AniCura Research Fund – approved research projects 2015

The following veterinary medical research projects have been awarded financial support by the AniCura Research Fund in 2015.

“Development of mitral insufficiency in the Norfolk Terrier”, Anna Bodegård, DVM, MD, AniCura Albano Djursjukhus, Stockholm, Sweden

The Norfolk Terrier runs about six times higher risk of a visit to a veterinarian due to a heart-related disease than the average dog breed. This research project has evaluated the prevalence of mitral and tricuspid valve leakage in 81 Norfolk Terriers. 56% of the dogs showed leakage over one or both valves.

Mitral valve leakage can be an indicator of MMVD (Myxomatous Mitral Valve Degeneration). It is the most common cardiac disease in dogs and can cause heart failure. The project intends to follow dogs with mild valve leakage and see what share that go on living without symptoms and what share that develop heart failure and at what age in order to gain a better overview of the disease in the Norfolk Terrier breed.


“Gene therapy for dogs with epilepsy: The first clinical trials”, Rikke Fast, DVM, PhD, AniCura Aarhus Dyrehospital, Aarhus, Denmark

1-2 % of dogs suffer from epilepsy. A large proportion of the dogs do not respond properly to medical treatment, and consequently epileptic dogs are often euthanized to the distress of their owners.

Gene therapy is a new type of treatment where therapeutic genes are administered into specific brain regions whereby the brain cells are able to stop the epilepsy in a localized biological manner.

In the present project, we will for the first time perform gene therapy in dogs with drug-resistant epilepsy to test whether gene therapy can be a new treatment for these dogs. It is our hope that this novel treatment will prove to be efficient for dogs with epilepsy and that this will potentially save the lives of dogs that have no other treatment available.


“Phenotypic classification of breed related myelopathies in Pugs”, Cecilia Rohdin, DVM, Dipl ECVN, AniCura Albano Djursjukhus, Stockholm, Sweden

Wobbly pugs have been recognized in the Swedish pug breed for several decades and seem to be a prevalent problem, not only in Sweden but worldwide. As advanced imaging has become available in veterinary neurology several neurological conditions have been recognized to occur more commonly in the pug breed.

For several decades a neurological disorder called PMP has been noted in Pugs of both sexes in Sweden. The disease has a slowly progressive, fairly predictable clinical course, ultimately leading to paraplegia, at what point the affected Pugs drag themselves forward with their front limbs. The disease is not associated with pain and affected Pugs are usually euthanized at some stage.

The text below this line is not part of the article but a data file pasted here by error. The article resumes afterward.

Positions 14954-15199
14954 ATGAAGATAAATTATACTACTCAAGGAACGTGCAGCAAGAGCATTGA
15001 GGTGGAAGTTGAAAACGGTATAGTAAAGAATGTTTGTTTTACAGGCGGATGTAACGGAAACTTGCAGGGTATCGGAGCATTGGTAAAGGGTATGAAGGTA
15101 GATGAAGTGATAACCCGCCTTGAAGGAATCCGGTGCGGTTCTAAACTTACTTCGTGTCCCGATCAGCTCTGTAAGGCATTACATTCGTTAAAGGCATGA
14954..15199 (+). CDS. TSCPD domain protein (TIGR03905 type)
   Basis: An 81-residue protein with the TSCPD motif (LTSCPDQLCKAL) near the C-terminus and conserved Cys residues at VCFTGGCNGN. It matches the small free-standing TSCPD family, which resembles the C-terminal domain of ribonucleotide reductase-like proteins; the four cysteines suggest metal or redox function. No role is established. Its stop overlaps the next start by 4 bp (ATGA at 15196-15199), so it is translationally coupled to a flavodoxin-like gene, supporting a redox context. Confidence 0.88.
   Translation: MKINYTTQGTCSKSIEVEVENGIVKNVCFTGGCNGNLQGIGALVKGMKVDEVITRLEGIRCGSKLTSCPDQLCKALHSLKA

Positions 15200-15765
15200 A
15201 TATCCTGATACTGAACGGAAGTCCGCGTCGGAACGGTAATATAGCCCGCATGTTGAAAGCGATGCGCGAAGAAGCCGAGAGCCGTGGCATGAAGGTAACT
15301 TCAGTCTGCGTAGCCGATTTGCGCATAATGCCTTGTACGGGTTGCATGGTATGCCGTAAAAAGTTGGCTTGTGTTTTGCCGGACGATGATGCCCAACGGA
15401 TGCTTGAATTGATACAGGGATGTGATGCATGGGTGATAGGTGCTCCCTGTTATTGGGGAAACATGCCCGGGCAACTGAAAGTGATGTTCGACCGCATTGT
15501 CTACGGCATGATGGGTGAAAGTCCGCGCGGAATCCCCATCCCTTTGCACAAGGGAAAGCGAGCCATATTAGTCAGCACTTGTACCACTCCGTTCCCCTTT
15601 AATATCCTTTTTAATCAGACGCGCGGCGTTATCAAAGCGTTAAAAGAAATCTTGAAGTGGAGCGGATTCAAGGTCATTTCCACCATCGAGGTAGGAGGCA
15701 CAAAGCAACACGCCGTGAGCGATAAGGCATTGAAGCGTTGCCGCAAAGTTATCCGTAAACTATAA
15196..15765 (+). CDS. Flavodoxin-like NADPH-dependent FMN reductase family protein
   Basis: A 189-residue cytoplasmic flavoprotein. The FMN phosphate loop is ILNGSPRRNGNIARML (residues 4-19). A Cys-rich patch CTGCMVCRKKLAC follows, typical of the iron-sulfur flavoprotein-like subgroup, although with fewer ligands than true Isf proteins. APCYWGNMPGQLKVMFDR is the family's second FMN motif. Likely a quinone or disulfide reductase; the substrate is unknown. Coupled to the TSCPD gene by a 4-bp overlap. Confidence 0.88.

The study aims to clearer define PMP, assess the prevalence of the disorder and study both pathological and genetic indicators of PMP.


“Seroprevalence of tick-borne encephalitis virus (TBEV) antibodies in clinical healthy dogs in South-east Sweden”, Mikael Svensson, DVM, AniCura Läckeby Djursjukhus, Kalmar, Sweden

Tick-borne encephalitis (TBE) is a disease that can affect both humans and dogs. A virus causes the disease that infects its victim through tick-bites. TBE can cause severe disease with symptoms originating mainly from the nervous system (e.g. the brain). In 2012, Sweden reached an all-time high record number with 288 human cases reported.

The aim of the project is to investigate if dogs in southeast Sweden have been infected with TBE-virus. Findings indicate that a large proportion of dogs had been infected with other tick-borne diseases like Borrelia, but none showed evidence of TBE-virus infection.


“Evaluation of whole blood hemostasis with thromboelastography in Cavalier King Charles Spaniels with different severities of myxomatous mitral valve disease”, Josefine Öberg, DVM, Dipl ECVCP, AniCura Regiondjursjukhuset Bagarmossen, Stockholm, Sweden

Coagulation (blood clotting) has a big impact on the animal health. 
In Cavalier King Charles Spaniels two inherited disorders are commonly seen, both possibly altering coagulation status.

Since a few years an instrument called TEG has been validated for use in dogs. TEG measures all blood component involved in coagulation.

This project investigates if cavaliers with heart failure had an increased coagulation status, if macrothrombocytosis (one of the disorders) affects coagulation or if there was any other factors influencing coagulation in cavaliers possible to detect with the TEG.